Rebecca Traister [00:28:24] It’s find the beginnings of organizing in coalition because that’s the only time tested method where those who have less power can gain power is by working together. And even if it doesn’t, by the way, the other again, going back to the sort of models of how to how to navigate injustice and not get destroyed or burned out, it’s like you’re also finding support with those other people, so that even if you don’t find the path to victory, you do find community.
Michael Moore [00:29:03] Yeah, I agree with that, and I’m thinking back to that time, even though I went to people that I thought would be understanding, these are, this is the left, we’re talking about liberals, you know. Why did you ask me about which year that was? Did you know him?
Michael Moore [00:29:23] No, I was curious because I know so much about the…Yeah, yes, and he did have this very terrible reputation for a long time before those stories came out, but I just was curious about how long, because when we started this portion of the conversation you were talking about, like, oh, there’s many years that Harvey was doing this and yet it was never public. And I was wondering about the year that this happened because it was like, right, that’s 1986 and yet he continued to have power in left media for decades after that. And so many other women experienced his behavior and suffered for it and professionally suffered for it, not just like oh they suffered emotionally, like you know, left the media.
Michael Moore [00:30:12] Right, people that might have been great reporters, writers, editors themselves, we’ll never know, we’ll never hear their stories because of that abuse that, you know, I learned of after only a few weeks there and then I was sent out to pasture, never to be heard from again. And I saw the stories when they came out and I thought, well, people have done the job here that needed to be done a long time ago. I told the people at The Nation and I told people in the Village Voice and I told others – and nobody and this is again, this is the mid 80s, and you may you may think that we were way down the road to Enlightenment by them, but to the younger people listening, I’m sorry to tell you that. And just, you know, looking back and again, this is like a very Harvey-like situation, not in terms of abusing women, but, you know, I was on Charlie Rose enough times to see how he treated people. I was on Matt Lauer enough times. He was the worst in terms of treating people. I’m not talking about, you know, his assaulting and other behavior, sexual abuse behavior. But just to staff, just to human beings, these are awful, awful people.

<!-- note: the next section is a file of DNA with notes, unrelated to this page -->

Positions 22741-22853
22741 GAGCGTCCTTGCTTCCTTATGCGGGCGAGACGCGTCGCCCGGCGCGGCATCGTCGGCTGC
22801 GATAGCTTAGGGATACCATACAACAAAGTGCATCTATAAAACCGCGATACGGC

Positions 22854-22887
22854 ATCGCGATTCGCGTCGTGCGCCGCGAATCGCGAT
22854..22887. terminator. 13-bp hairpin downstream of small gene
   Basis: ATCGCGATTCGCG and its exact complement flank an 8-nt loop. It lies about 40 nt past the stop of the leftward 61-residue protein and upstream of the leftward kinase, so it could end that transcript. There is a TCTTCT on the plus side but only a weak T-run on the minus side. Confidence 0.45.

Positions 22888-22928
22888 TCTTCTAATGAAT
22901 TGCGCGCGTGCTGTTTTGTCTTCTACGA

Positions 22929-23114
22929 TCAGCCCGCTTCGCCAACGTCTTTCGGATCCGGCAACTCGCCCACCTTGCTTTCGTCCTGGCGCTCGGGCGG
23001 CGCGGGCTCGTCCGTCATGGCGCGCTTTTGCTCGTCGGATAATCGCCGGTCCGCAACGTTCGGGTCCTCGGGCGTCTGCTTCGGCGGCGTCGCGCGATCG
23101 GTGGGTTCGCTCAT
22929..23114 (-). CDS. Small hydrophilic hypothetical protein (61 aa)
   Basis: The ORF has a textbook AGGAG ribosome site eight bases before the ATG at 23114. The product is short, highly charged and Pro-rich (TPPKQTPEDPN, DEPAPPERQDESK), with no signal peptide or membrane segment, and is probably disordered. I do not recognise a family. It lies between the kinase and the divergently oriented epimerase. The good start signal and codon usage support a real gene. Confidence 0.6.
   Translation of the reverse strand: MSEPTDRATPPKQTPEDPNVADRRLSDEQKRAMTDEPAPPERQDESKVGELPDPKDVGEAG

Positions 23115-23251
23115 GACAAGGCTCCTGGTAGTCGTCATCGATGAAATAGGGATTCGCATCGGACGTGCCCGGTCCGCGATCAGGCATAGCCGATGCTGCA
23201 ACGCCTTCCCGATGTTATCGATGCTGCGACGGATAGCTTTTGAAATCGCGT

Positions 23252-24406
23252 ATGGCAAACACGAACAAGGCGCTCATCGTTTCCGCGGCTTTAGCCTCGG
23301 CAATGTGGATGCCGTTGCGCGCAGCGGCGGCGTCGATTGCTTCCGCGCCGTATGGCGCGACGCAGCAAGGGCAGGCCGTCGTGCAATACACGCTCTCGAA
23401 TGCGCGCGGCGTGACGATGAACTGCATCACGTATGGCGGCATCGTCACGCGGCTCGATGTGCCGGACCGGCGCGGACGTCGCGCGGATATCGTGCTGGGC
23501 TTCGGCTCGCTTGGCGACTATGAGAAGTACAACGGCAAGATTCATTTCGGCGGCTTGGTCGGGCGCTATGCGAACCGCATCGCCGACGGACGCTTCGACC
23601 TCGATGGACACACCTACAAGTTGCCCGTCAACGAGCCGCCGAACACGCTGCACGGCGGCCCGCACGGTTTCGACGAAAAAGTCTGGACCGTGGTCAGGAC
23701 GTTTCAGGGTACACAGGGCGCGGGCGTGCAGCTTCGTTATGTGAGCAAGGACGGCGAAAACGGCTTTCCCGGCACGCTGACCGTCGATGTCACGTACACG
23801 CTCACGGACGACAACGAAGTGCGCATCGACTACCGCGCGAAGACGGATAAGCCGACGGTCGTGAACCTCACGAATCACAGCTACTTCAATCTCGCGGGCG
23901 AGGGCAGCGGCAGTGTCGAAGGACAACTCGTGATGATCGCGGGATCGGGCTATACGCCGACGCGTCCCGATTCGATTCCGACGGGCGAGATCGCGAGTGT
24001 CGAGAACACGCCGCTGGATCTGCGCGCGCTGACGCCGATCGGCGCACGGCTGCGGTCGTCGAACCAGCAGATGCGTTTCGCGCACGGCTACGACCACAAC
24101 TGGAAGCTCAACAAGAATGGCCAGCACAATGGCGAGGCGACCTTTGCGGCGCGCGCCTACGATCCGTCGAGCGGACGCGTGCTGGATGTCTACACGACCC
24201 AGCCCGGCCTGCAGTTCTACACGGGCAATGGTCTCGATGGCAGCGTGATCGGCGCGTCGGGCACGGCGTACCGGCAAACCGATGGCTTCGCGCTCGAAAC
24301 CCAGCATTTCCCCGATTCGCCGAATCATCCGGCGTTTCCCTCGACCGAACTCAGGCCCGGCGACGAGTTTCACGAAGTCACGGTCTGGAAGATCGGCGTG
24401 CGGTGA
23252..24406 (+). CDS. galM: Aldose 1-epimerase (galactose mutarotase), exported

Michael Moore [00:31:44] And each of the ones that I have encountered because I’ve been on their show or because, you know, whatever, nothing surprised me in the sense, I didn’t know what I had learned through the reporting, wonderful, great reporting that was done, but nonetheless, it just has I wonder to this day: How much more of that obviously continues to go on, who is afraid to speak? And I think that was a great answer you just gave, that sense of community and doing it with others provides enough protection. Interestingly enough, as far as I can remember this, none of the women on the staff who came to me with all of this evidence lost jobs. We wouldn’t dare fire them because it became an issue and eventually some people wrote about it, but it wasn’t the focus. It wasn’t on this and it wasn’t on the anti-labor attitudes, etc. So I just don’t know. You know, I’m so glad that you came on my podcast today and it has made me think a lot about what else needs to be done on this issue, because what women today that work in the media, in film, in whatever, and of course, all other jobs and professions have to deal with this on a daily, weekly basis…
Rebecca Traister [00:33:18] And I want to say something also, because this portion started with you talking about Harvey being extradited. You know, I think a lot and, you know, during the sort of height of Me Too in the winter of 2017, you know, there was a lot of conversation about consequences, and obviously Harvey’s in jail, in prison and being extradited to face more charges. But I have really and I’ve always said that I’m not, I hate the burden of what are the consequences, but I always think with Harvey and and others, him being in jail isn’t fixing this, right? And I have my own sort of always changing thinking and coming being very, very persuaded by the prison abolition movement and my own thoughts on criminal justice reform that I have become less and less enthusiastic about the idea that sending people to prison does anything…And it certainly and Harvey is a great example. Harvey went to prison and there are still, like we haven’t, so many of us still haven’t done the work of thinking about how we continue to support this behavior. Right?
Rebecca Traister [00:34:54] And you can’t just solve it by sending everybody who engages in it to prison, because so much of the engagement, so much of the power abuse isn’t going to take the form of Harvey violently raping people. You know, and it’s something I think about all the time, because that’s another question that I get asked all the time. Like how and you know? Prison isn’t the answer, right, and you can’t can’t send everybody to prison. This just gets to a real point of upset for me. Because I think that we too often turn to a criminal justice system, and I do too, I haven’t, like my thinking on this has changed, I remember even within the past couple of years, I think gosh, was it in 2018 around the same time that Kavanaugh was convicted, I remember myself taking comfort in a different strain with the conviction of that Chicago police officer who killed Laquan McDonald. Like that was some kind of, I don’t mean, I didn’t revel in it, but like I remember feeling some kind of like, well, at least there’s accountability or something.